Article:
Today, Canada announced that it has formally joined to APEC’s Cross-Border Privacy Rules (CBPR) system. Canada is the fourth member economy to sign on to the system, which facilitates cross-border data flows in the APEC region. So far, the U.S., Mexico and Japan have joined the voluntary CBPR system.
APEC originally began in 1989 to promote free trade throughout the region and includes 21 member economies in the Pacific Rim. APEC leaders saw the need to create rules to govern data transfers across borders.
The Cross-Border Data Privacy Rules system was developed by APEC economies in consultation with industry, academia and civil society to build consumer, business and regulator trust in cross-border flows of personal information. In order for business in participating economies to become CBPR certified, they must develop and implement data privacy policies that align with the system requirements. These policies must then be verified by a third party, an “Accountability Agent.” TRUSTe is currently the only Accountability Agent recognized by APEC economies to perform CBPR certification.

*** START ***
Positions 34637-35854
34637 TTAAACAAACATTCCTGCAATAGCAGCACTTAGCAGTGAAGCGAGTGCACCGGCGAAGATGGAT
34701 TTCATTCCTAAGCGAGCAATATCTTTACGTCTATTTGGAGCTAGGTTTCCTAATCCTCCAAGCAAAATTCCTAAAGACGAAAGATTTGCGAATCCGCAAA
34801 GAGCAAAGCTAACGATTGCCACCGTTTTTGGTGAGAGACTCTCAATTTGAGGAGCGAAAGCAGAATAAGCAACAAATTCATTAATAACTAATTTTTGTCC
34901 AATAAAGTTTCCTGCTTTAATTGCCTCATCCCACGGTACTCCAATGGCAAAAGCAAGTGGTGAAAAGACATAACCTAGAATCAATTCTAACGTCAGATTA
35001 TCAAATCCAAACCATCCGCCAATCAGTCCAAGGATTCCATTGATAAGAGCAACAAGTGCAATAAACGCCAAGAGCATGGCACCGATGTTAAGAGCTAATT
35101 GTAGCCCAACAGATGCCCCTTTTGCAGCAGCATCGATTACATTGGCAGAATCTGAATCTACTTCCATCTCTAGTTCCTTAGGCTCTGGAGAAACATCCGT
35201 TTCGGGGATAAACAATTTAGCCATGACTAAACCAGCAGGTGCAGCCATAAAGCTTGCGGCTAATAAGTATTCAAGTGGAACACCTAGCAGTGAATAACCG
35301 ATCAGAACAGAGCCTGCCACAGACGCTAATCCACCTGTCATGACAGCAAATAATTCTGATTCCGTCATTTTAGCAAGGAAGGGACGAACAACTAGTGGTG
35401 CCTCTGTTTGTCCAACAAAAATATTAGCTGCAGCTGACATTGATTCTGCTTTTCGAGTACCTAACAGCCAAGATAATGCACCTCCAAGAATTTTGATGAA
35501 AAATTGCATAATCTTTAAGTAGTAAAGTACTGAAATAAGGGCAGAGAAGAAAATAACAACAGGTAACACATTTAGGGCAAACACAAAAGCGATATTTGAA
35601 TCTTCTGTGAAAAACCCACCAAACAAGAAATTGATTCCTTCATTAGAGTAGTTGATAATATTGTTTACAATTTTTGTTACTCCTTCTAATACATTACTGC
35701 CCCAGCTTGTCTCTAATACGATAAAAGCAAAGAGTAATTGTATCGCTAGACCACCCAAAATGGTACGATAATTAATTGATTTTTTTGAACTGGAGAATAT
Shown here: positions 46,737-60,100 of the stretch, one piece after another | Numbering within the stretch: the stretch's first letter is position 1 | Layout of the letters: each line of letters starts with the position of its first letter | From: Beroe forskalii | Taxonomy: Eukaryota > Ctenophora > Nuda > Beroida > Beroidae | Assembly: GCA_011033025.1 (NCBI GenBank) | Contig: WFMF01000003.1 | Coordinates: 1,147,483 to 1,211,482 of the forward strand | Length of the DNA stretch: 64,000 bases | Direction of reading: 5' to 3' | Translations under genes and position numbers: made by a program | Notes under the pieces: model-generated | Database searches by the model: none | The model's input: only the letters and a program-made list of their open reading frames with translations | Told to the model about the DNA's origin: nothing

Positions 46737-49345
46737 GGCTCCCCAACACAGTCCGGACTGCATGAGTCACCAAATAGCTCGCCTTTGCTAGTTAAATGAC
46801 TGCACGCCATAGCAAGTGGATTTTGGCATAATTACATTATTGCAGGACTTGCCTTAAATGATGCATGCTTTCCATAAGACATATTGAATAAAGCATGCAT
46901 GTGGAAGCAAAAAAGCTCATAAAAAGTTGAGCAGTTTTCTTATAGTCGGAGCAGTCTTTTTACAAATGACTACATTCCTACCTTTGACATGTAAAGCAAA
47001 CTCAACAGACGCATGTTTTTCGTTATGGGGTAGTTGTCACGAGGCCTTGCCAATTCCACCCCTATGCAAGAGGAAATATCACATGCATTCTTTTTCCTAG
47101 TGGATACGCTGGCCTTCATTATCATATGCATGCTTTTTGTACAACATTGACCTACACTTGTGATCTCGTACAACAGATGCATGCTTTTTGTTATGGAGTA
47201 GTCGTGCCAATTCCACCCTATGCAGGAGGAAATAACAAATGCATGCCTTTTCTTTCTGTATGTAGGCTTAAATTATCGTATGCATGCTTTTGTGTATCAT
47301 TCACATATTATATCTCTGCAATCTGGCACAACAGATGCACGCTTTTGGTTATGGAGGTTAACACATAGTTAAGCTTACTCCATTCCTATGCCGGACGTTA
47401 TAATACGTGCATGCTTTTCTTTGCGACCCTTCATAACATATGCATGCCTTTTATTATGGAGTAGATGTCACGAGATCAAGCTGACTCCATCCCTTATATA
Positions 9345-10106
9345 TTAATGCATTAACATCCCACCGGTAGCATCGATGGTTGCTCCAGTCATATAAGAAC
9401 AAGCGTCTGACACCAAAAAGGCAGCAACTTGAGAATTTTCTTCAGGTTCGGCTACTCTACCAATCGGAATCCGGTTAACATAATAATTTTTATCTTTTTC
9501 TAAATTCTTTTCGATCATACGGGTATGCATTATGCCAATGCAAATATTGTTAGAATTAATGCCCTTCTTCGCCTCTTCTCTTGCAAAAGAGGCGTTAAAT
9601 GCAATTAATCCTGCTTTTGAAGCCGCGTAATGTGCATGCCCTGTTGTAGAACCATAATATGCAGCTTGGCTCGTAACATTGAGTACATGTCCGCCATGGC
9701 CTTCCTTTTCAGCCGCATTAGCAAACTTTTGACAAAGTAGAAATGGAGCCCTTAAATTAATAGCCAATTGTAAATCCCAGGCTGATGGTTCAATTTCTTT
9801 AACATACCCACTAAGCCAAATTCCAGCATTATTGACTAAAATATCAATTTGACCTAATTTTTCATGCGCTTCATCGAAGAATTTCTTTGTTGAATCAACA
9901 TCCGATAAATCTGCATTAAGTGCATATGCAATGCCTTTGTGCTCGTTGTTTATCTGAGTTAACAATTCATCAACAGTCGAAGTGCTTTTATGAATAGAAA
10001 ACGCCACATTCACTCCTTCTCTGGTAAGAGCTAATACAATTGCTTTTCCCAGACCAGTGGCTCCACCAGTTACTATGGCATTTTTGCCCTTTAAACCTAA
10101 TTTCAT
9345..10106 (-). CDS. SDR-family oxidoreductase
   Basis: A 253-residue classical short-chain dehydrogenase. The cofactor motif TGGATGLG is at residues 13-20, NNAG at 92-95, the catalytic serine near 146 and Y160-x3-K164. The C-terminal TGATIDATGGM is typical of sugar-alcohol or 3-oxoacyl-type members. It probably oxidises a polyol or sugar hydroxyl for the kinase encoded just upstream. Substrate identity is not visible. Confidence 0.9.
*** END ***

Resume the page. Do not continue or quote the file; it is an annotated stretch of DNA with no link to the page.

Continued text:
“Canada’s participation is a welcome addition to the growing CBPR system, which now covers all of North America and Japan,” says Josh Harris, Director of Policy at TRUSTe.
The press release from the Department of Commerce states: “Now that all of the North American Free Trade Agreement countries are participants, the CBPR system has earned an increased international presence that will build consumer, business, and regulator trust in cross border flows of personal information. The continued expansion of the CBPR system will further enhance global trade and ensure that consumer privacy and data flows are protected throughout the APEC region.”
Contact your TRUSTe Account Representative for more information on APEC compliance and regulatory changes in the Asia-Pacific region.
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